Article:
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Mary Ann Horton: a pioneer in many ways

Mary Ann Horton, born as Mark, soon discovered from a young age that she was drawn to the magical world of technology. Along with this discovery, there was also another revelation. Mark enjoyed dressing in women’s clothes, which he soon realized was not acceptable by his family and wider community.

In 1981 she got her Ph.D. in Computer Science at Berkeley where she was an active part of the early UNIX development days that led to the development of Sun Microsystems, Cisco routers, Linux, and the Internet. She worked persistently on the evolution of UUCP (Unix-to-Unix Copy) and the first email attachments (uuencode).

After her graduation she moved to work for Bell Labs in Columbus, Ohio.

Early days at Bell Labs

By then, she was working on Usenet groups (today known as Google Groups) and innovating by maintaining widely used Usenet Service Maps in ASCII and publishing them to the net. These maps supported the manual routing of data required across the growing number of networked computers.

In the meantime, she got married to her first wife Karen, but she couldn’t ignore the need to cross dress. They got divorced a few years later with Mary Ann being awarded full custody of their two boys. She then started dating a young lady from Bell Labs named Beth.

In 1996 Bell Labs become the R&D part of Lucent and four years later it spun-off Avaya where Many Ann continued working for some time. There, she was a passionate founding member of EQUAL! the LGBT employee community at Lucent, where she managed to add transgender language to Lucent’s EO policy.  Today, EQUAL! remains an active employee resource group for Nokia employees who work under the benefits and protections afforded them through Mary Ann’s pioneering efforts.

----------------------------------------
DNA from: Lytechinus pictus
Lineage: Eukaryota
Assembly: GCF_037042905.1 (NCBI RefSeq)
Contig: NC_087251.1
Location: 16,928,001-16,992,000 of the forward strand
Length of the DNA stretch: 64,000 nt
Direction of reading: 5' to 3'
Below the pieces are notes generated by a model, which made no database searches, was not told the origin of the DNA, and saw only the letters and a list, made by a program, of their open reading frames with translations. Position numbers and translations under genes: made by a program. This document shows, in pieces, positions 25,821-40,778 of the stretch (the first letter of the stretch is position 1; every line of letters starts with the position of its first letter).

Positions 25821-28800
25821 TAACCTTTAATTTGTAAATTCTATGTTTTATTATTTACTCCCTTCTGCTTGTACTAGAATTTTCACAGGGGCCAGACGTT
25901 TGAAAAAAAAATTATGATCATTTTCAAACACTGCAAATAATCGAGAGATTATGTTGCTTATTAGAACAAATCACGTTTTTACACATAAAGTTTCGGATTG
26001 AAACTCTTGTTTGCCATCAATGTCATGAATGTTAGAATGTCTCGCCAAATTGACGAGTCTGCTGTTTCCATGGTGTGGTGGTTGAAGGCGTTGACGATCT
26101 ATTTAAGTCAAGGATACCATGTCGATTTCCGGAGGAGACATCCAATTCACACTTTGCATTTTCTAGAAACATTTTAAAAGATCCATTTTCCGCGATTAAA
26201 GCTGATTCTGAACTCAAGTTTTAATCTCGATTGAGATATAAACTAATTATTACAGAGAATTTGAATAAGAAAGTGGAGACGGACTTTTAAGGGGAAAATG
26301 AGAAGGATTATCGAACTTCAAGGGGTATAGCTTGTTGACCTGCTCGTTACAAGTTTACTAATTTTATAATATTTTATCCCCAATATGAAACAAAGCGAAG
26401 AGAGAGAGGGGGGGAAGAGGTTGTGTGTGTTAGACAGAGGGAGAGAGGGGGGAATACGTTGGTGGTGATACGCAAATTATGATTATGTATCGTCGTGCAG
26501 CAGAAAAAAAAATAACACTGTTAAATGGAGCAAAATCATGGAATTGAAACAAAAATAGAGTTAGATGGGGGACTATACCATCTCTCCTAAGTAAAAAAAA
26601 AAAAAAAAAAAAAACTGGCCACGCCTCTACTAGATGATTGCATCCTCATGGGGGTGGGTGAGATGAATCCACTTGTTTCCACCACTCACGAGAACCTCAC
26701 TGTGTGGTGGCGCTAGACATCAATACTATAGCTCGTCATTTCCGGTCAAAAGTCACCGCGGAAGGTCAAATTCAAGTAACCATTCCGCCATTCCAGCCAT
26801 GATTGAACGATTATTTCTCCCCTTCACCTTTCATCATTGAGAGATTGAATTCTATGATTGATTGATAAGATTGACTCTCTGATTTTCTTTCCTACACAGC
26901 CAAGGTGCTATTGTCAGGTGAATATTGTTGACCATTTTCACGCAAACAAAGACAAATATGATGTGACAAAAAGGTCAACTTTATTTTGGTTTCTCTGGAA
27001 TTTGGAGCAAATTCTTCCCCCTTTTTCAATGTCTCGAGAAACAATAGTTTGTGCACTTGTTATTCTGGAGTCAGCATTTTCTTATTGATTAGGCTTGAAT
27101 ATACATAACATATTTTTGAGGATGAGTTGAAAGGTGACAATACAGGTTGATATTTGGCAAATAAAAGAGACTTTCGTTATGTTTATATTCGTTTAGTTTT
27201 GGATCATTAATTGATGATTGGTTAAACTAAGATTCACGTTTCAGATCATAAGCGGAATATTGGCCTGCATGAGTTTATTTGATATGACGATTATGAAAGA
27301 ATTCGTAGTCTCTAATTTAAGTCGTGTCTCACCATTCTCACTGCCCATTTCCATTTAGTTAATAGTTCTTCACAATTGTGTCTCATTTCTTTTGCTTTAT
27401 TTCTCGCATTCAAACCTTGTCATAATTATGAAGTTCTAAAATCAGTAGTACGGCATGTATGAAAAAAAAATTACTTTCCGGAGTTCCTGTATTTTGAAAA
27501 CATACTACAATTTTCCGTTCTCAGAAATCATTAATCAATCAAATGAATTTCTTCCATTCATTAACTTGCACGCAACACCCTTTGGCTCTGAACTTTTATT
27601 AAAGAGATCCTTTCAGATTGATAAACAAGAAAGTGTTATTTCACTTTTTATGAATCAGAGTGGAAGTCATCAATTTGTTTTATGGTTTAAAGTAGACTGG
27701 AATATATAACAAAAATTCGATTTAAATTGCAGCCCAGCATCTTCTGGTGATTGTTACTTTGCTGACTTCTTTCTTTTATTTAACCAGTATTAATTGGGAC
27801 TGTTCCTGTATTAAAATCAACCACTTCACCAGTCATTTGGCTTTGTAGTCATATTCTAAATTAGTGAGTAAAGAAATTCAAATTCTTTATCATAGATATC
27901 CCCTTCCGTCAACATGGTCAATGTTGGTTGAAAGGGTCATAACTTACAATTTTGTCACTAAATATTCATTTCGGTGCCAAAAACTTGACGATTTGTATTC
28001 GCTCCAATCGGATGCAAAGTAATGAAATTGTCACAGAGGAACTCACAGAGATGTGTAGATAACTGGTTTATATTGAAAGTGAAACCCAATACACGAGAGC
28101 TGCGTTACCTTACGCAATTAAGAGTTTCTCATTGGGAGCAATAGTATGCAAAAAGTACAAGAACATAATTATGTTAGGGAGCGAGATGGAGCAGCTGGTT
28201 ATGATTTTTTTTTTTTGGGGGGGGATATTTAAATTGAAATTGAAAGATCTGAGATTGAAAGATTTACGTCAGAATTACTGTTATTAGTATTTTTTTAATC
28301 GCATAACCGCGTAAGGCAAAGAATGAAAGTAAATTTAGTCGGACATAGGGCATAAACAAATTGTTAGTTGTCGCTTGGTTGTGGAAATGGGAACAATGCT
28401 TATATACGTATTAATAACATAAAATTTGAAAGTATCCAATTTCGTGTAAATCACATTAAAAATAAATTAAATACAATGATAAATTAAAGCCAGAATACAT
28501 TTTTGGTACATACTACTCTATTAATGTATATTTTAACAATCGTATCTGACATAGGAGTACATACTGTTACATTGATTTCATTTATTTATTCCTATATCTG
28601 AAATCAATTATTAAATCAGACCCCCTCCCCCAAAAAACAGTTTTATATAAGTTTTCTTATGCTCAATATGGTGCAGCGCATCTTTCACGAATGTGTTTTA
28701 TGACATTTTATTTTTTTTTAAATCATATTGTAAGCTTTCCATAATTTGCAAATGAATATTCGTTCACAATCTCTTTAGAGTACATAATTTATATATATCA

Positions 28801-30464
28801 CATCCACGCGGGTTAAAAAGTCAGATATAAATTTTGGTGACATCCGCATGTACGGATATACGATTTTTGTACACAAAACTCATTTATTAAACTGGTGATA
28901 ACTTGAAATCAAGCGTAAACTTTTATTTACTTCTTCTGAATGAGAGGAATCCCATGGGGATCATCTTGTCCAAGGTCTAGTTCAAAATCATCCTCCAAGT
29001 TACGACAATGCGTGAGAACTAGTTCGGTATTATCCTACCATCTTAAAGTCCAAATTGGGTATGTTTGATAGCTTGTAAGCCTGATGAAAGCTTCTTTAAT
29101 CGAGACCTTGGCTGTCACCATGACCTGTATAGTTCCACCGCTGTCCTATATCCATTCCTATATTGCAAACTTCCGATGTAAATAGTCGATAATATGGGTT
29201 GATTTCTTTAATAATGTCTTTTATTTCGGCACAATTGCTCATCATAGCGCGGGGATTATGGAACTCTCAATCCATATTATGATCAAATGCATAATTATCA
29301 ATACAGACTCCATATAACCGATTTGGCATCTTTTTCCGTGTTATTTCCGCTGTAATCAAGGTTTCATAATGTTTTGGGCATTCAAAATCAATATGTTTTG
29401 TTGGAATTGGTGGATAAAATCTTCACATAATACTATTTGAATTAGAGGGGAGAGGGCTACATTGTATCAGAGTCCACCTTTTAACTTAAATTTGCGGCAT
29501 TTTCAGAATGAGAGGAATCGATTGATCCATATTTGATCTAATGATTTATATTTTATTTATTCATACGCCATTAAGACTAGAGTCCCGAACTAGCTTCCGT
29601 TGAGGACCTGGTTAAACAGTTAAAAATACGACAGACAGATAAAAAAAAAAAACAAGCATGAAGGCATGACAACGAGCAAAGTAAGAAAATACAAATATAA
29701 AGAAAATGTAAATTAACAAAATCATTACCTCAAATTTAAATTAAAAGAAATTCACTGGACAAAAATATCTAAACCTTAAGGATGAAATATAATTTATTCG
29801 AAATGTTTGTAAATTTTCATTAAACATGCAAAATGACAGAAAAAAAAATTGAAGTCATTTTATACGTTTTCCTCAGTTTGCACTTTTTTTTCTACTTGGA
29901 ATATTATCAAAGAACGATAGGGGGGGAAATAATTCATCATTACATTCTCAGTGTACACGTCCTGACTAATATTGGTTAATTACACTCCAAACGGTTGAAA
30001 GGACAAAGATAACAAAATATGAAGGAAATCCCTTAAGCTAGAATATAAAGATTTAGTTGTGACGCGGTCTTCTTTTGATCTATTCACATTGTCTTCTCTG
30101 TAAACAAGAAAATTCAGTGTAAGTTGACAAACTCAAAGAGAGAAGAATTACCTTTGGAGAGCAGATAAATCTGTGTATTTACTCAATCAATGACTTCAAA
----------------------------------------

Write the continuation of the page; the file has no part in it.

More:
Mary ann
First day at work as Mary Ann

Lucent’s anti-discrimination policy finally made it safe for her to come out and start going to work as Many Ann. 

“My friends were pointing out to me that I seemed much happier as Mary Ann than as Mark.”

This was also the time when she started to become a more serious activist.

She was a keen supporter for transgender rights and as a result she won the Trailblazer Outie award, for her work to get Lucent and Avaya to add transgender language to the EO policy and activism for transgender health benefits.

“I’d been advocating for corporate EO policies to include “gender identity and expression” for years. Once that was well under way, I shifted to advocating for Transgender Health Benefits.”

When she returned back to Columbus, Mary Ann separated from Beth and started undergoing the medical and legal steps to become a woman and furthered her advocacy efforts.

Mary Ann went on to support various local and national initiatives such as the Lutherans Concerned, NOW (National Organization of Women) and lobbied for the passage of the ENDA (Employment Non-Discrimination Act).  She also co-founded “It’s Time, Ohio” while also serving on the board of Stonewall Columbus, the local LGBT Community Center. Mary Ann also presented at national conferences such as Out & Equal advocating for other companies to follow Lucent’s example. 

“I kept showing up to groups adding the “T” to “GLB”.”

11 months after leaving Avaya, she went to work for Bank One, which eventually became part of Chase as an openly transgender person.

The remarkable courage and strength of Mary Ann helped change the course of history for transgender people around the world and we couldn’t be prouder to have played a role in yet another transformation: the shift towards a more inclusive corporate culture.

Mary Ann has now retired and lives happily with her partner Katie in San Diego, writing a memoir and continuing to offer inspiration through her life journey.

Mary Ann and Katie
Mary Ann and Katie in San Diego